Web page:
Donald Trump is talking a lot about China. His central claim is that that the Chinese government continues to manipulate the value of its currency, keeping it low and enabling Chinese companies to export their products at lower costs than competitors in the US or other parts of the world. Is he correct?

When Trump made this claim as a presidential candidate several months ago, “fact checkers” rebuked him, citing economic reports that the Chinese currency (RMB) is now fairly valued relative to the US dollar. But the Chinese government pegs the value of the RMB in great part to that of the US dollar and reserves the right to inflate or deflate this value on a daily basis. If—as these economists claim—it is obvious that the RMB is not undervalued, and if the Chinese government is really committed to a market-based exchange rate, it would simply allow the value of the currency to float with the market. It’s like someone from the US Postal Service claiming that the private sector couldn’t deliver a letter for less than 49 cents. If so, then why maintain laws prohibiting the private sector from giving it a try?

There’s an interesting irony here. If the Trump critics were correct at the time when they claimed that the RMB was valued accurately, then the currency is now undervalued due to two significant devaluations made by the government during the Chinese market meltdown last week. I believe the Chinese currency is still undervalued but I am guessing. The truth is that we can’t know for sure without letting the market decide. The beauty of a market system is that prices will set automatically and will accurately reflect market value. An exchange rate is nothing more than a price for a currency. This debate would resolve itself if the Chinese government allows the RMB to trade freely on global markets.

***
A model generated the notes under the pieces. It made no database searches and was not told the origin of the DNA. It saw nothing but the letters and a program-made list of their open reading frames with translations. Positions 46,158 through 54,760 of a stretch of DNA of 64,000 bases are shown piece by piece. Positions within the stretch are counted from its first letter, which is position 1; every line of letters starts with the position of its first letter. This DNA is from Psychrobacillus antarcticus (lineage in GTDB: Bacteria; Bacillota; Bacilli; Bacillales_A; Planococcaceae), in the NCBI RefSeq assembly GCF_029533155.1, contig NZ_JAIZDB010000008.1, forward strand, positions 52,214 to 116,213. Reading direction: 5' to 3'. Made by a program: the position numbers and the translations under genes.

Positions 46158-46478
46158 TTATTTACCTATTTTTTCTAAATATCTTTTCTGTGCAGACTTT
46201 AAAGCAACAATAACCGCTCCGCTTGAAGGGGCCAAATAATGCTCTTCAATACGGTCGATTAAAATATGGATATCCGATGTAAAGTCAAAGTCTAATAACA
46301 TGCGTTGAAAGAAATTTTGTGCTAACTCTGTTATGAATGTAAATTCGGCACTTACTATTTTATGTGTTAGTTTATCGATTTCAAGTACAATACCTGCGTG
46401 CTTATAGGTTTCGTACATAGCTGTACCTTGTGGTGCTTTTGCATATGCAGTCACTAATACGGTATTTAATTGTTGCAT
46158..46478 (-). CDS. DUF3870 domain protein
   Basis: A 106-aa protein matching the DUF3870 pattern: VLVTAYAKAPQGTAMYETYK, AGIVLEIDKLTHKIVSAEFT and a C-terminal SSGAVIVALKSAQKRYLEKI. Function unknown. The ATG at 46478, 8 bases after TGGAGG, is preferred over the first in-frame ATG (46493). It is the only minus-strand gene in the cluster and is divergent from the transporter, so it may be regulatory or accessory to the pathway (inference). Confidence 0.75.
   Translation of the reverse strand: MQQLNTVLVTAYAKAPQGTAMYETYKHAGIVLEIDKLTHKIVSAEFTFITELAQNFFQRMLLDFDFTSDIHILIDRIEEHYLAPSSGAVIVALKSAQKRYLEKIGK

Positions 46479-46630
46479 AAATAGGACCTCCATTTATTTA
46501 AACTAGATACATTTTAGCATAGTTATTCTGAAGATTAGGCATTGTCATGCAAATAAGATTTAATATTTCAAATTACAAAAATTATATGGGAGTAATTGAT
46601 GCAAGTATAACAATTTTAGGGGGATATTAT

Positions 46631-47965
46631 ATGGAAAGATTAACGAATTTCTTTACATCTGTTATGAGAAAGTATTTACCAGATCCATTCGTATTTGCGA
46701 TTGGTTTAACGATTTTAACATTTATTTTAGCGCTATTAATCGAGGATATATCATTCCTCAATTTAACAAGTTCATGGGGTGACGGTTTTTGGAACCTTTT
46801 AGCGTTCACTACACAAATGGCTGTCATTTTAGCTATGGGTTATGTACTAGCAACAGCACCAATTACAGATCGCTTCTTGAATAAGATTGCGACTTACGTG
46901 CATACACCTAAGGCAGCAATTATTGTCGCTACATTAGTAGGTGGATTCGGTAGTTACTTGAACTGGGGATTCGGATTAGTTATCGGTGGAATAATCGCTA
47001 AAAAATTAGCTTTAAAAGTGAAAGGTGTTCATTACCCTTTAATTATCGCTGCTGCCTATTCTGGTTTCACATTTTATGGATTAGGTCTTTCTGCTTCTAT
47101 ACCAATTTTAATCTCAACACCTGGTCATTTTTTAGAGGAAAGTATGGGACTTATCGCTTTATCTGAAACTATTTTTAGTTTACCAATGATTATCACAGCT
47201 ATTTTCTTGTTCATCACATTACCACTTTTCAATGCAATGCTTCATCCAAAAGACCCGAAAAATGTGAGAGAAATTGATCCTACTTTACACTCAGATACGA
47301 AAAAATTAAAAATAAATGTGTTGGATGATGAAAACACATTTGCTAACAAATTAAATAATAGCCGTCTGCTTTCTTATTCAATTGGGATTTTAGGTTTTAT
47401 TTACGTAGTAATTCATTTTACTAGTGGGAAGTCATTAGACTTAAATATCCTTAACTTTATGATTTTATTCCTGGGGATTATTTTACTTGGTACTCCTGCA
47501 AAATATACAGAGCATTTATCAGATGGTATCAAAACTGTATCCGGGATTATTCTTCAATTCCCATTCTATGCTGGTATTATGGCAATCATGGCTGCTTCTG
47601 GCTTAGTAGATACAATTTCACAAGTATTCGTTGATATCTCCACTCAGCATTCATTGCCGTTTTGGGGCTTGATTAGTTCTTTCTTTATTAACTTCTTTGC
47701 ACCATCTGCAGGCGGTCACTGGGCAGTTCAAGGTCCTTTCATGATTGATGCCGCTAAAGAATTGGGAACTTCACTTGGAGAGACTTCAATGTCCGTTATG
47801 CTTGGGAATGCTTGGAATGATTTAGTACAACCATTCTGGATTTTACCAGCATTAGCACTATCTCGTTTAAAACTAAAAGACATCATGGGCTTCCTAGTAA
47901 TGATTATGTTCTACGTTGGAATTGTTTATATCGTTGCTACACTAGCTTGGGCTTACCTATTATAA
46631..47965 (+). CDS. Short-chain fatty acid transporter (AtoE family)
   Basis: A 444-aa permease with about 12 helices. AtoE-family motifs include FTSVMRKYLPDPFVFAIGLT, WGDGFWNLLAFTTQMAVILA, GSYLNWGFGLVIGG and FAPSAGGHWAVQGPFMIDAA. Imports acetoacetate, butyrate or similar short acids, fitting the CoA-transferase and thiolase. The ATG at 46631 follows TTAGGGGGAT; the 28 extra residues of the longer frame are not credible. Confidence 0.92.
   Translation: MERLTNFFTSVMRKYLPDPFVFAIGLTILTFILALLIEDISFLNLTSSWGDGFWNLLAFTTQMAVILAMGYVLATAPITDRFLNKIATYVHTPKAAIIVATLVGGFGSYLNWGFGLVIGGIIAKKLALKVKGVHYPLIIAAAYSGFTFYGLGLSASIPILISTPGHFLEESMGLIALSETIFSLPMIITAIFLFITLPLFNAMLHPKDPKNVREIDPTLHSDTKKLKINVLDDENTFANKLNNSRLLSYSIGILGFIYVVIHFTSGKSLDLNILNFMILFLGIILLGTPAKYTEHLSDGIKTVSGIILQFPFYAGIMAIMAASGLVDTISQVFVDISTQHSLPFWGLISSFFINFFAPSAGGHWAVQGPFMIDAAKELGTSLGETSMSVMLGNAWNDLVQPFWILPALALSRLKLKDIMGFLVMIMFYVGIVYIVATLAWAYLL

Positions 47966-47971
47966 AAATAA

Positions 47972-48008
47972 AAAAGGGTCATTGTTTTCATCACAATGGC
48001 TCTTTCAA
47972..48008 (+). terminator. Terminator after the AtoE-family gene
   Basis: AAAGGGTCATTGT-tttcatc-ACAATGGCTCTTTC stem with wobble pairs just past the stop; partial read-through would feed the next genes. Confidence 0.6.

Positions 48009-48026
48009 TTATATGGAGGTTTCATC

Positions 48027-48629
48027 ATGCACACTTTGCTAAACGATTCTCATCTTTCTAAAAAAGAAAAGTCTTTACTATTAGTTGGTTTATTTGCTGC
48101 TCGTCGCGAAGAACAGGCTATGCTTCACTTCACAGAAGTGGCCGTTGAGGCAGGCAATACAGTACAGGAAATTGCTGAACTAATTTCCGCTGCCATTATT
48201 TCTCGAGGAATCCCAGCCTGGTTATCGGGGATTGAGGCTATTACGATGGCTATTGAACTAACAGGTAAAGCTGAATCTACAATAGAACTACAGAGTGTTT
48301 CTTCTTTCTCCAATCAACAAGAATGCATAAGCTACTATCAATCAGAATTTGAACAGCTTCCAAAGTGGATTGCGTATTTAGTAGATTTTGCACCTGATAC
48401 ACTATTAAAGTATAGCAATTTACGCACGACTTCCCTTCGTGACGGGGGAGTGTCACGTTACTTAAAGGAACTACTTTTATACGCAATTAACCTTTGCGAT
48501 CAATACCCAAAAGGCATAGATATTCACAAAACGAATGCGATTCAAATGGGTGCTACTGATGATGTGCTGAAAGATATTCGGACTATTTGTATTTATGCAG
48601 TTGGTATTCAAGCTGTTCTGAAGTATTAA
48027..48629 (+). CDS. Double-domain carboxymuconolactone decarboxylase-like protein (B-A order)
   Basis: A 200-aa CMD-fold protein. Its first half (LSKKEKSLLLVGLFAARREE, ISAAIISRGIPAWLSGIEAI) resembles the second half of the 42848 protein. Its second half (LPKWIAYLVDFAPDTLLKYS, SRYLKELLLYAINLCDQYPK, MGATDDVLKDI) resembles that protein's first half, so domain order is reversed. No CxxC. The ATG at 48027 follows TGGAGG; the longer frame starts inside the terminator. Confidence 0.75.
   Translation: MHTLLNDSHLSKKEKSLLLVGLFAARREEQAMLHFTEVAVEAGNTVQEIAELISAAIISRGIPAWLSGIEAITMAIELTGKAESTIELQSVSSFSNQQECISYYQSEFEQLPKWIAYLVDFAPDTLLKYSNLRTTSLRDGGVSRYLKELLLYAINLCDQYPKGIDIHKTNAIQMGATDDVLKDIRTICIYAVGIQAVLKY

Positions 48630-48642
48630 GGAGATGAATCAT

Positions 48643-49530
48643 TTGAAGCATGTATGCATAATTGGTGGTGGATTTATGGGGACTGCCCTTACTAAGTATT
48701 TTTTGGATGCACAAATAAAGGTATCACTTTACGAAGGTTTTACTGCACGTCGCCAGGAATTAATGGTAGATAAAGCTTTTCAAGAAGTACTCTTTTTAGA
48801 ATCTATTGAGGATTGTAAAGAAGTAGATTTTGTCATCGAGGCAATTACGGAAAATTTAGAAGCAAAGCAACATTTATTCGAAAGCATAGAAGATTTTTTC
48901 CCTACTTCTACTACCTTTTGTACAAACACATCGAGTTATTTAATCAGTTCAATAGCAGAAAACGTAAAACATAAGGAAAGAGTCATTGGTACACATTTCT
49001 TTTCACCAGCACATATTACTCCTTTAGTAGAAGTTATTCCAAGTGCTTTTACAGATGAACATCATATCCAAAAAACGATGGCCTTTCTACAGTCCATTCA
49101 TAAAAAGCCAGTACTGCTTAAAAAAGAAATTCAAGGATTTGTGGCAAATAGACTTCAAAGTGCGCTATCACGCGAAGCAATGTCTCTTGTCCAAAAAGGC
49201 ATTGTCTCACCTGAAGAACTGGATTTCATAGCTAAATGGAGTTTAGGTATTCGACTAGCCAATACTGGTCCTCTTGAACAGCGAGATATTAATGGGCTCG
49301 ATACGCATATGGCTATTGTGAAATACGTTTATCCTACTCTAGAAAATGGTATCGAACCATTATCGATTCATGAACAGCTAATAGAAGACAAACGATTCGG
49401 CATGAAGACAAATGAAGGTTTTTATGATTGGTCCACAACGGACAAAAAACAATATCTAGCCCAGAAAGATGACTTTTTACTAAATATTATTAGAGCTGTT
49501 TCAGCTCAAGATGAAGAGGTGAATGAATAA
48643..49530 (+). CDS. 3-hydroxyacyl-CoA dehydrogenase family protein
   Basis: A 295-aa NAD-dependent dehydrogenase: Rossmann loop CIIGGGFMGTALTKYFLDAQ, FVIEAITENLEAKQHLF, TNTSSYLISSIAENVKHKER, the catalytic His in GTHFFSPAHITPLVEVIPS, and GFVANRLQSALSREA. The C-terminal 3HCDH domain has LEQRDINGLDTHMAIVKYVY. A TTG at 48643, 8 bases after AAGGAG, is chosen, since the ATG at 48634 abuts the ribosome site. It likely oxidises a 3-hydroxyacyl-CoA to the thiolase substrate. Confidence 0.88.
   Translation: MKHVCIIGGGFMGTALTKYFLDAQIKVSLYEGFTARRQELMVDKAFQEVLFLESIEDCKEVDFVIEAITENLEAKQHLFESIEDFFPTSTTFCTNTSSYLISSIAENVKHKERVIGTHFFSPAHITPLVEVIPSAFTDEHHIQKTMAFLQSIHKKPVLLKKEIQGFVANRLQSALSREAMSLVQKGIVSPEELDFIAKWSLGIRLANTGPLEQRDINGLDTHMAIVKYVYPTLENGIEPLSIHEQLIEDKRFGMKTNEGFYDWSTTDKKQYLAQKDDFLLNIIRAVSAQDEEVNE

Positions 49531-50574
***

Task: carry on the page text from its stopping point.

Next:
So when it comes to currency valuation, Donald Trump is entirely correct. But he also refers to a need to “decouple” economically from the Chinese. Here I believe he is right again, but only to a point.

History, economics, and market logic tell us that free global trade benefits all partners. Artificially reducing trade between the US and China would have economic costs. If this is what Trump means by decoupling, then he’s incorrect.

But it is clear, however, that the US has mismanaged both its own economy and the US-Sino relationship. The Fed’s overbearing influence on interest rates and financial markets makes it difficult for US negotiators to argue with straight face that the Chinese government should leave its markets alone. US government subsidies also pick winners and losers, and our massive debt has given the Chinese an opportunity to invest heavily in the US dollar. US negotiators should have been clear about the currency manipulation issue years ago, but they bought the argument that a weak RMB was necessary and appropriate for Chinese development. In this respect, the relationship with China is skewed. We need to clean up our own house fiscally and then—from a position of strength—insist that the Chinese do likewise. To the extent that Trump is suggesting this type of reboot, he is correct.

For the record, I am not endorsing Donald Trump or any candidate for President at this point. Many of you know that I like Rand Paul a lot, but he has struggled to package his ideas effectively. Trump has clearly changed the rules of the game and I’m glad that he is running, however. His candor is a breath of fresh air, but there’s still a long way to go.